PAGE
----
From winning the hearts of the public with his emotional interview after agonisingly missing out on taekwondo gold at Rio 2016, to winning the Children in Need Strictly special – Lutalo Muhammad now has only one thing on his mind and that’s winning Olympic gold at Tokyo 2020.
The 25-year-old lost gold in the final second of his bout in Rio, taking home a silver medal to go with his bronze from London 2012, but he now wants to give the final chapter of his book a fairytale ending by going one better and winning sport’s ultimate accolade in four years time.
And having gone so close this summer, the Walthamstow-born athlete knows exactly what it will take to stand on the top of the podium in Japan.
“I’m going to get gold in Tokyo,” said Muhammad at the SportsAid SportsBall. “It’s been an incredible journey for me and my book is going to be so exciting, but the last chapter won’t read very well if I don’t get that gold medal in Tokyo.
“I know, from coming so close this time around, that it is doable, it’s right there, I’m going to do all the same things, I’m going to improve and get into that Olympic final next time, and with one second to go, I’m going to duck.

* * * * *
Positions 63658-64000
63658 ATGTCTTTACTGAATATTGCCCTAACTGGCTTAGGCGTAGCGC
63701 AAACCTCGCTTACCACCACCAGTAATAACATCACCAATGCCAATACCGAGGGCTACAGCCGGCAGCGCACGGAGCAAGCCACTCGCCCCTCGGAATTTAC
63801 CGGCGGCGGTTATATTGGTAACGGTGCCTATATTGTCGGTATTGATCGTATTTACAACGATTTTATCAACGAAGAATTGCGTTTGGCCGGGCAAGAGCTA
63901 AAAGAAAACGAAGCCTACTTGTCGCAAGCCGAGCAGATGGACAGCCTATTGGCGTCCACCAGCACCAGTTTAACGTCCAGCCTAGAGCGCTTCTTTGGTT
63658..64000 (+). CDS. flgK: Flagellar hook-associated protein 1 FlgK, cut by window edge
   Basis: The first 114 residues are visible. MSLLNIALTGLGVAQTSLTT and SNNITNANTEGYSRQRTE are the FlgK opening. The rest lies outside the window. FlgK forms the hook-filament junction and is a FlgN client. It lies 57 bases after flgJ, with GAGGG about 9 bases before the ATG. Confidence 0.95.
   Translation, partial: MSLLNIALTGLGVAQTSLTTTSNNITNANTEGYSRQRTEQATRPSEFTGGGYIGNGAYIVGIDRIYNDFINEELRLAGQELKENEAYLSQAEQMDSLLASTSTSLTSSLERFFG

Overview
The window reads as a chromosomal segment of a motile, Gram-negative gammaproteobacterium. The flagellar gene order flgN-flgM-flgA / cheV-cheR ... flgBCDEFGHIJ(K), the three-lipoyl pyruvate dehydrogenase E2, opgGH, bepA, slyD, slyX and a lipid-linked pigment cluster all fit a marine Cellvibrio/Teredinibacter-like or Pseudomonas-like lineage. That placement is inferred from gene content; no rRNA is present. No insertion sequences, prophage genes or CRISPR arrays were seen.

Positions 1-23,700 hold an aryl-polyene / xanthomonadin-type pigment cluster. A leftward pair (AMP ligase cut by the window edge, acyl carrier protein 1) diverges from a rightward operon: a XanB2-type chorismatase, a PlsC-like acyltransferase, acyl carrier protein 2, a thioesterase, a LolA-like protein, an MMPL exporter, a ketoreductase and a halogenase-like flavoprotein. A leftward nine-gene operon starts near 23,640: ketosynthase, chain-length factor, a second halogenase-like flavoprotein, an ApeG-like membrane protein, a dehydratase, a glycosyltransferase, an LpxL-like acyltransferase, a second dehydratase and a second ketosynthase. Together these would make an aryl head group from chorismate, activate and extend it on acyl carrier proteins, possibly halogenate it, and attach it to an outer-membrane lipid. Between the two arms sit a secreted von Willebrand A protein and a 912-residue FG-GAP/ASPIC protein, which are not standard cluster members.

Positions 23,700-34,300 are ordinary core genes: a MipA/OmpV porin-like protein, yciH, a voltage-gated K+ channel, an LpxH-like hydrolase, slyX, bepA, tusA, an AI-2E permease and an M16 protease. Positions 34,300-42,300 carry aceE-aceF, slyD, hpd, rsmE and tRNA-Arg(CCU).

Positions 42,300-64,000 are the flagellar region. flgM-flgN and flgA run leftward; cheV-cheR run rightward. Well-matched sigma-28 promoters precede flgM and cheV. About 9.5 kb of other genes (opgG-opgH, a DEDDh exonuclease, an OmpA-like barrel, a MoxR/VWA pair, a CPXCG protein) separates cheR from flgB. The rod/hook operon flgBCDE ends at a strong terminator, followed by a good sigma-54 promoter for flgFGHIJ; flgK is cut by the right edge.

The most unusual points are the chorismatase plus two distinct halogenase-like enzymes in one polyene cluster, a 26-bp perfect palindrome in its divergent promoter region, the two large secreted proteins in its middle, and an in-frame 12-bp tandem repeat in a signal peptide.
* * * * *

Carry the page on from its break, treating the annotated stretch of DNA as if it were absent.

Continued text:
“I have to keep setting myself goals. The road to Tokyo is a long one. We’ve got the World Championships next year in Korea, the home of taekwondo, so that’s going to be a really exciting one to go on and try to win.”
And with the recent announcement of a home World Championships in 2019 to look forward to, the Middlesex University graduate wants to go into Tokyo already on top of the world.
But while he claims 2020 would be the final chapter in his book, he admits those Games may not be his last.
“I know myself, right now, I’m still young and I’ve still got at least one more Games in me,” he added. “But realistically I will still be a very good age in 2024, we’re just going to have to cross that bridge when it comes to it.”
While back in light training with his father, Muhammad has been making the most of his respite from a full-time workload, with the highlight coming when he won the Children in Need Strictly Come Dancing special.
“It was the hardest amount of fun I have ever had in my life,” he added. “It’s about time I won something this year, so it was good to be on top of the podium, back where I belong!”
Muhammad was a recipient of SportsAid funding early in his sporting career, and attended Thursday’s 40th Anniversary ball to celebrate the work of the charity, who fund more than 1,100 young athletes each year, and whose alumni won 150 medals in Rio this summer.
“They were one of the first people to give me funding, and when you’re a young athlete getting funding is great, because it’s the back of mum and dad before then,” he admitted.
“But it also gives you the feeling that someone else believes in you, apart from your family and friends, so getting that external cheque is like ‘yeah, I’m doing the right thing, I’m getting noticed and hopefully I’m on my way’.”
SportsAid’s 40th anniversary SportsBall was sponsored by Eversheds and SSE. What will you do to support the next generation of sporting talent? Please visit www.sportsaid.org.uk to find out how you can help.